I agree with Sigmund Friend that one needs both purposeful works and meaningful love to be considered a success. According to the Webster’s New World College dictionary success is defined as “a result; outcome; a favorable a satisfactory outcome or result; something having such an outcome; the gaining of wealth, fame, rank etc; a successful person.
In the community, in which I live success, is based on materialistic thing, such as cars, jewelry and clothing. At my school, Metro High, amongst my friends, peers and faculty success appears to be defined as a goal in which one accomplishes. One sets a goal, one achieves that goal, and one reaps the rewards and benefits. Society along with the media has defined success by economics, power, and influence.
Growing up, I have had the pleasure of being surrounded by influential, powerful and successful women. Two of the women I consider successful are my grandmother and my mother.
My grandmother, Ozell Roby White, was born December 3, 1925 in Durant, Mississippi. Grandma White is what we called her. I have always been impressed with her endurance and overcoming of obstacles she endured. She was a farm girl who got little education, but was always taught to love, pray, share and trust in God. She lived through the boycotts, the Civil Rights movement and the Great Depression. Grandma White was thirteen years old when she moves to St. Louis, Missouri. While in St. Louis she met my grandfather. They married and had thirteen children. My grandfather died on February 15. 1976 and Grandma has many young children at home to care for. It was not easy for her, but she always knew she could depend on God. She exercised her faith and did her very best, and that far exceeded most two-parent homes. People would ask her “Why did she have so many children?” Well next to God Grandma White loved her children and her children loved her. She was there for then, and they were there for her. She has a passion for cooking. Cooking was Grandma and Grandma was cooking. She seasoned food well, but in addition she would constantly state “a smiling face flavors a meal more than any seasoning can.” My grandmother was my idea of success; she was the one that kept the family together.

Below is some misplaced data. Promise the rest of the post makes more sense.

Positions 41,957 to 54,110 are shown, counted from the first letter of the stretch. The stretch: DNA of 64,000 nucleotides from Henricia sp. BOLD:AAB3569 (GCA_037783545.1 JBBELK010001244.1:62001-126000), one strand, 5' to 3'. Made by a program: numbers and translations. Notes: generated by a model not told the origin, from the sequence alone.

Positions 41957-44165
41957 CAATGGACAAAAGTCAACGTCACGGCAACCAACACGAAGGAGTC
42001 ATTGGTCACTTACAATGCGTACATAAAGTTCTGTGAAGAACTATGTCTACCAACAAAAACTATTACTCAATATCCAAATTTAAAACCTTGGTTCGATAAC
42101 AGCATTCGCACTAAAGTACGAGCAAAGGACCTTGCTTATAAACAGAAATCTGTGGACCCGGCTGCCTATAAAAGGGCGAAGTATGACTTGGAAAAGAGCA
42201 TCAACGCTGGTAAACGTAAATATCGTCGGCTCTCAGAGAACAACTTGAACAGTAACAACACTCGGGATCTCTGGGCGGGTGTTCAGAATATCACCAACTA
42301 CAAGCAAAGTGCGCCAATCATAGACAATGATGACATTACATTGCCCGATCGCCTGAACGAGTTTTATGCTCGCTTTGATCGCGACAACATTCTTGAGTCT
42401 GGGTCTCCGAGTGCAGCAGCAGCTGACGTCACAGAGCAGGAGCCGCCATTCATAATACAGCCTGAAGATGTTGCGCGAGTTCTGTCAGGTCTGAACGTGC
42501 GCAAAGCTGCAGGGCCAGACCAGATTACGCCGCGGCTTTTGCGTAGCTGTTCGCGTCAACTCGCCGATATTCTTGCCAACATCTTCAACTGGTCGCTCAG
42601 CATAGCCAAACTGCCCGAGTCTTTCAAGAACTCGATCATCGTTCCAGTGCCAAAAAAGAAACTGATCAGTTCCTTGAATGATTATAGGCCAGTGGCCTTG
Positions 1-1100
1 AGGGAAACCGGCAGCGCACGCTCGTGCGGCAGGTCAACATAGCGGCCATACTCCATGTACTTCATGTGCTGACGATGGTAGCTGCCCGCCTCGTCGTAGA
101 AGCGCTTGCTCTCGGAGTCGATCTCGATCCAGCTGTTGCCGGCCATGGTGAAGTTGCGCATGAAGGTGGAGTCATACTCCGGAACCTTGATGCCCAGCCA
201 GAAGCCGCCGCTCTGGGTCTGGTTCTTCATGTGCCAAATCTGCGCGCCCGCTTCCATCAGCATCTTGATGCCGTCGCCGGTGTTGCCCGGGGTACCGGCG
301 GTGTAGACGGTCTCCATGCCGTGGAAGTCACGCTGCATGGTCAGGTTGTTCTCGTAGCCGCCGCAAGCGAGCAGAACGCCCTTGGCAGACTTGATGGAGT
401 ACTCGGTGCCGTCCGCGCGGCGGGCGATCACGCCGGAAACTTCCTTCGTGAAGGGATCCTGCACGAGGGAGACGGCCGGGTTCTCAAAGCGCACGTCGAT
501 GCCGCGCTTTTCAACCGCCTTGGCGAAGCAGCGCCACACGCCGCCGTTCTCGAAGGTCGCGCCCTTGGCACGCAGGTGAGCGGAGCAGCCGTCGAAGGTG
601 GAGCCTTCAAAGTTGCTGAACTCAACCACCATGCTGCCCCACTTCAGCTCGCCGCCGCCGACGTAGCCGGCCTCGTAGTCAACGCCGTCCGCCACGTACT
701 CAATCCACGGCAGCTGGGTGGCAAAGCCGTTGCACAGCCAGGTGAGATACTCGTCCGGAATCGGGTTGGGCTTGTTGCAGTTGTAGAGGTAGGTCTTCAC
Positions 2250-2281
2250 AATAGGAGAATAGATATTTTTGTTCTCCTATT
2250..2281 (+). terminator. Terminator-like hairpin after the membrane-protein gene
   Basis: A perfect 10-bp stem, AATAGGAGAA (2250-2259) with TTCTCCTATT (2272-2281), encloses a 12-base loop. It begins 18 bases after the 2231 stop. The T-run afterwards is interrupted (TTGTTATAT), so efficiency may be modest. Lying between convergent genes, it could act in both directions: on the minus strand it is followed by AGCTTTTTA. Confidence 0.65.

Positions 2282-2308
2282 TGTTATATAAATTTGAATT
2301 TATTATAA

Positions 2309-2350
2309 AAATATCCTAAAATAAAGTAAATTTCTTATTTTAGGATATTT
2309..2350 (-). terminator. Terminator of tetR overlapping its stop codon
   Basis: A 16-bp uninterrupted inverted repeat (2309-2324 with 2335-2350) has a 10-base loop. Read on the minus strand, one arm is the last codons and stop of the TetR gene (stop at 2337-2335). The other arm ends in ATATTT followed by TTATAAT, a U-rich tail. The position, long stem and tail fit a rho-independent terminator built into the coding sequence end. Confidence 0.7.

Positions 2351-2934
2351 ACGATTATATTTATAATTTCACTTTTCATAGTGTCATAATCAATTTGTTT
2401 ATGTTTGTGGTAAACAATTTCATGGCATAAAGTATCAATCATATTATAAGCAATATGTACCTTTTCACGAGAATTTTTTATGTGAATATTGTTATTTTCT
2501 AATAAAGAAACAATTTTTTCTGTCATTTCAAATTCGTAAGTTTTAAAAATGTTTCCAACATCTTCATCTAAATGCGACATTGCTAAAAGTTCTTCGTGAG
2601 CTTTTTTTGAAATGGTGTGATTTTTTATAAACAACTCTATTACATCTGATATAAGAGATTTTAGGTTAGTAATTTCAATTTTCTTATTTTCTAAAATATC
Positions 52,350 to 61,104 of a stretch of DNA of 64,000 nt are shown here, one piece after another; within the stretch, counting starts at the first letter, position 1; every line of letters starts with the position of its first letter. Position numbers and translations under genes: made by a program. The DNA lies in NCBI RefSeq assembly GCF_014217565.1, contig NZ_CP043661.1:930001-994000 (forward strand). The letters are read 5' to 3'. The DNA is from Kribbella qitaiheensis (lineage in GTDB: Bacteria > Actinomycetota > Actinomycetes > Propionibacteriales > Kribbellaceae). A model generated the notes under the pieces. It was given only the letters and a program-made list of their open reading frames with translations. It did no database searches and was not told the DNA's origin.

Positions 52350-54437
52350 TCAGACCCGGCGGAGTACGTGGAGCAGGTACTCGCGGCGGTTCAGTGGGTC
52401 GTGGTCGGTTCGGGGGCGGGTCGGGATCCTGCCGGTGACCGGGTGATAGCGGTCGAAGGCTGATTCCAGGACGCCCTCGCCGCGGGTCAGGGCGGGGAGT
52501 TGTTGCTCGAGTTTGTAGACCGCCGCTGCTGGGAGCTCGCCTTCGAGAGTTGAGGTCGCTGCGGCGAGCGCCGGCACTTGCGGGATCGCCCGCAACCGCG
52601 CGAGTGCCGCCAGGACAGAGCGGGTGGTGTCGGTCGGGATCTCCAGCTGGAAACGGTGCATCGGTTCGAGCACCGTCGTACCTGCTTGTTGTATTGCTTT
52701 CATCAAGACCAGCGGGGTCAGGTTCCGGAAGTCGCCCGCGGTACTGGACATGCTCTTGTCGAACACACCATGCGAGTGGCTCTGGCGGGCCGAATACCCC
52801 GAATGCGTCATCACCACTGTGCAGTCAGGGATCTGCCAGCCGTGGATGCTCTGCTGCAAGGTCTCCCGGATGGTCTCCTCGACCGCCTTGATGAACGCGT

Grandma’s success is defined in Friend’s statement of “success being one who has achieved meaningful work and meaningful love.” She had come from a background of hard times, a sixth grade education, a widow, but yet she was able to raise thirteen children in a four bedroom house. That is a great example of success. All over the world the word success is determined by race, wealth, looks, but success is simply making it day by day. Many die everyday and those who are left are the successors. They are still here. Society has hypnotized people into believing that success is what they see on the tube. Television defines success as a big house, money and flashy cars. Just because one does not have flashy jewels, a huge house or is extremely wealthy does not mean that they are not successful. Success is a label. It does not define a person, a person defines it.